It’s not hard at all to imagine what a moral emergency looks like to the extreme right.
Former White House advisor David Axelrod tweeted today:
Kind of amazed and appalled by the number of folks on Left who applauded the expulsion of @PressSec and her family from a restaurant.
This, in the end, is a triumph for @realDonaldTrump vision of America:
Now we’re divided by red plates & blue plates!
The only thing that triumphed here is Mike Huckabee-esque anti-humor.
Meanwhile, a more sober take comes to us from the Washington Post editorial board, whose genteel relativism urges us to “let the Trump team eat in peace”:
Those who are insisting that we are in a special moment justifying incivility should think for a moment how many Americans might find their own special moment. How hard is it to imagine, for example, people who strongly believe that abortion is murder deciding that judges or other officials who protect abortion rights should not be able to live peaceably with their families?
It’s not hard at all to imagine what a moral emergency looks like to the extreme right. They’ve murdered abortion doctors and shot up clinics already. We were living in the Post’s grim dystopia for decades before this point. Right-wing extremists, hopped up on their eschatological visions of the world, have indeed taken matters into their own hands repeatedly. They’ve committed massacres at mosques and schools, and from the Pizzagate crowd — deep in thrall to an alternate universe without peer even among the wild fever dreams of conservatism — we’ve only narrowly avoided mass shootings at a pizza parlor and a homeless camp in Arizona.
Thus, I’m less than perturbed at the fact that Sarah Huckabee Sanders was politely asked to leave a restaurant — indeed, she was even told the food she’d already been served was “on the house.” More uncivil, arguably, was the DSA protest that drove Kirstjen Nielsen from a Mexican restaurant in downtown DC, but this involved no violence either and was eminently fair as she’s a cabinet secretary in a public place. By her own claim, she was having a “working dinner” at the restaurant, to boot. So even the Post’s “private time” distinction hardly applies.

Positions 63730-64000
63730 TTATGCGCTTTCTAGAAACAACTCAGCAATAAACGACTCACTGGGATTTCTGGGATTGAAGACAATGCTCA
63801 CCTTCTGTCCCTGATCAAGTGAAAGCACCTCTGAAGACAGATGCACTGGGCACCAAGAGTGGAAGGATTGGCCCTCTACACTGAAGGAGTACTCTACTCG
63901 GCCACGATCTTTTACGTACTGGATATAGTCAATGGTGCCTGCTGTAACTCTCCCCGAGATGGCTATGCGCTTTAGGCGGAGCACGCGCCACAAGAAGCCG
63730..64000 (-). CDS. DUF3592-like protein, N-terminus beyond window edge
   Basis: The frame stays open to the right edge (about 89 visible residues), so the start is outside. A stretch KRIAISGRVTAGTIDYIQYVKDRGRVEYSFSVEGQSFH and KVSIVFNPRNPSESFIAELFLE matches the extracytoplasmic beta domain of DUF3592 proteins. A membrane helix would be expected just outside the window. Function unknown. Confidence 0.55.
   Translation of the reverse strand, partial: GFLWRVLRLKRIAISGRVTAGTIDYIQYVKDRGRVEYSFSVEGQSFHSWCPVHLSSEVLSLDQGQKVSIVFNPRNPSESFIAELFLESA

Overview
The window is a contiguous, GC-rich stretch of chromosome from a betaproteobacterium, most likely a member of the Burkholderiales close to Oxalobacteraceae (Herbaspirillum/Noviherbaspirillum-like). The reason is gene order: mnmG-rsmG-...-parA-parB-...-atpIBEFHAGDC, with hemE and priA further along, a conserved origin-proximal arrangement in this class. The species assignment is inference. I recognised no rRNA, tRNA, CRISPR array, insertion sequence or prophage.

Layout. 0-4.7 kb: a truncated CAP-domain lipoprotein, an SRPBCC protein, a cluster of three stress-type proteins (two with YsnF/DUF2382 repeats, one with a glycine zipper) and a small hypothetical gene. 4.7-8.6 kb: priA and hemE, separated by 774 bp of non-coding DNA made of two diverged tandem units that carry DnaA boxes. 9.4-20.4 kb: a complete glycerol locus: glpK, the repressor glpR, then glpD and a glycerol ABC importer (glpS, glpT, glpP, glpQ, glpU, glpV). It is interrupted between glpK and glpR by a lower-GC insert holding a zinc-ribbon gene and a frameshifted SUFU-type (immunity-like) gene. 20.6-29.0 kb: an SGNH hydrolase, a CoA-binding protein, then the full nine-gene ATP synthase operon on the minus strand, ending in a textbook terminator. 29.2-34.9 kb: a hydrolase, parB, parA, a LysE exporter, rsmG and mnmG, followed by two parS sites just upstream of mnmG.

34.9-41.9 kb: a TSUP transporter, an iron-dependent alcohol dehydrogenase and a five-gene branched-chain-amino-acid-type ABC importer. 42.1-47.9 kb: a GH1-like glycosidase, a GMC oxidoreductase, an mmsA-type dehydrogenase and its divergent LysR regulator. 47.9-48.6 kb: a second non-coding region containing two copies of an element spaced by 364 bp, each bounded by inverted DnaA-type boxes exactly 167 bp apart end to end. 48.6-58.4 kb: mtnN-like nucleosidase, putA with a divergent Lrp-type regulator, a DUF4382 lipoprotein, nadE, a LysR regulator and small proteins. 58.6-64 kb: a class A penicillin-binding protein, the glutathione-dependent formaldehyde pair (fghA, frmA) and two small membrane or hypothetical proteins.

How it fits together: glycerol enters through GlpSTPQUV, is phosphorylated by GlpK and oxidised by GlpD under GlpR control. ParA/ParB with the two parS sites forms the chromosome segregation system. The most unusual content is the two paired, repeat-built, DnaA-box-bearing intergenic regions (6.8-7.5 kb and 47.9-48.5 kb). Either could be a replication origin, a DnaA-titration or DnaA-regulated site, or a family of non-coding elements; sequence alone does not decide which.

The truth is that for all of the recent handwringing about civility, the methods now being employed against the administration’s core supporters are actually quite civil. The manner in which Huckabee Sanders was asked to leave was actually the portrait of civility; it was a communal decision taken by staff, she was informed of the decision in private and politely asked to leave, and was not charged for any orders that had already been delivered. So what happened, exactly? Well, she was shunned. A social consequence was applied to her actions as Press Secretary that served as a powerful reminder: What she does is not normal, and should not be taken lightly.
This seems to be less the embrace of Trumpism than its precise opposite: the enforcement of normative moral standards through the application of polite, non-violent social consequences for immoral acts.
Trumpism, by its nature, is consequence-free. Just witness how Huckabee Sanders herself abused her power as Press Secretary to publicize the incident on her government account, leveraging her status and calling down a rain of abuse on the restaurant. That she used her @PressSec account to do this is a violation of White House ethics policy. It won’t matter.
This is one of many problems with Trumpism. Scott Pruitt’s bizarre, expensive peccadilloes and overt ethical violations as EPA secretary haven’t cost him his job; Kellyanne Conway spruiking Ivanka Trump’s fashion line in her official capacity didn’t cost her hers; Trump himself experiences next to no oversight from the Republican-dominated Congress and routinely positions himself as being above the law — his simpering defenders on cable news argue much the same.
Therefore, an ordinary citizen took it upon herself to quietly, politely, apply a much needed consequence to a member of a government that thinks itself beyond responsibility to anything but Trump’s whims. That doesn’t seem like a validation of Trumpian callousness, but a repudiation of it.Trumpism, by its nature, is consequence-free. Click To Tweet